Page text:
Guadagnino seeks to work with his actors to understand what is beneath a character’s facade and then plunge head first into the dark waters of the unconscious. “Psychoanalysis is a wonderful and amazing science that I am interested in,” he says, citing the father of psychoanalysis, Sigmund Freud, and political philosopher Wendy Brown’s works as sources of perpetual study. “Maybe one day I will do a movie on Godard…” Guadagnino’s voice trails as he says the name of the French director whose own work is imbued with insights of psychoanalysis and political philosophy. He shares that he hopes to do more documentary films on cinema directors in the future (Guadagnino produced the critically acclaimed Bertolucci on Bertolucci in 2013). I imagine the ruggedly handsome man tugging at his unruly curls as he tries to cram all his passions into a calendar year. “I work all the time,” he says. “I hope I will change this habit. It is important that I have time for myself.” I ask him if he ever gets writer’s block. “No, and I hope I never will because then I will retire.”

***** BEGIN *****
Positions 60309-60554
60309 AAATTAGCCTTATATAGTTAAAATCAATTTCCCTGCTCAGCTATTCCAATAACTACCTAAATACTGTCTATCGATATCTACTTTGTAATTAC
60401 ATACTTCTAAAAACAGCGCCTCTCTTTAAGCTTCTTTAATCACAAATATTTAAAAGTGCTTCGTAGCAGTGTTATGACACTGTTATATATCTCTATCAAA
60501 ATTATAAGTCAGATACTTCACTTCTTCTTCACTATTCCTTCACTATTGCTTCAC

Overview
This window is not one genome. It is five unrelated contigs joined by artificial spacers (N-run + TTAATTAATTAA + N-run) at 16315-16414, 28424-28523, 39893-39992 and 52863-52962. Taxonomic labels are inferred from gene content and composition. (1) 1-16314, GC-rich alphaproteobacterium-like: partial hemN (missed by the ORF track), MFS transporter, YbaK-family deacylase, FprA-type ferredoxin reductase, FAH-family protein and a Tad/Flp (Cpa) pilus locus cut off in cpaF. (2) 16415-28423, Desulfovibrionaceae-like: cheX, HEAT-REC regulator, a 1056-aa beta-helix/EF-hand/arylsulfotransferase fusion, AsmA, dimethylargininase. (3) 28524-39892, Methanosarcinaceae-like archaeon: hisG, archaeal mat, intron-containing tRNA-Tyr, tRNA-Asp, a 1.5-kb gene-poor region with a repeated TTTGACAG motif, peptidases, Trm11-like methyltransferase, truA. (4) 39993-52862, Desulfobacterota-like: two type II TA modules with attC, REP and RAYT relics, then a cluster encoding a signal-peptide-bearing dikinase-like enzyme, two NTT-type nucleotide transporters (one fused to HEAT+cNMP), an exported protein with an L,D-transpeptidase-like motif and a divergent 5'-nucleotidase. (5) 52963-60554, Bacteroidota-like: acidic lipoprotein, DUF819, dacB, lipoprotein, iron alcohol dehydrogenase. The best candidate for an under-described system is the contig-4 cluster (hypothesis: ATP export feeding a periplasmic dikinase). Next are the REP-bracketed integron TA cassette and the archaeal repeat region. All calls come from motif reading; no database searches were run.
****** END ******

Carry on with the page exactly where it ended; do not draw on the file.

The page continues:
On the subject of today’s cinema – split between “save the world” blockbusters and character indie films – I wonder if he considers it to be experiencing a downturn or an upturn. “Neither,” he responds. “However, there is a sort of dictatorship of ideology terrified by complexity,” he says. “The belief that we need to see things through the prism of simplification has to do with the demagogic times in which we live.” In layman’s terms: populist voyeurism can be something of an intellectual dumb down. Though Guadagnino will not be pigeonholed as a pessimist: “I think that there are extraordinary examples of cinema today. Only now, how much complexity an audience is afforded to understand, support, and sustain, is limited. I think we have to take into account that the radical change of form and language to a simplified one sometimes puts at stake the sense of mystery that cinema can achieve,” he says. He comments that films like Marnie and Vertigo, both psychological thrillers by Alfred Hitchcock, would probably not be made in today’s simplistic cinematic landscape. He continues, “I think that history has a recurrent way of changing all the time; we’ll see what happens next.”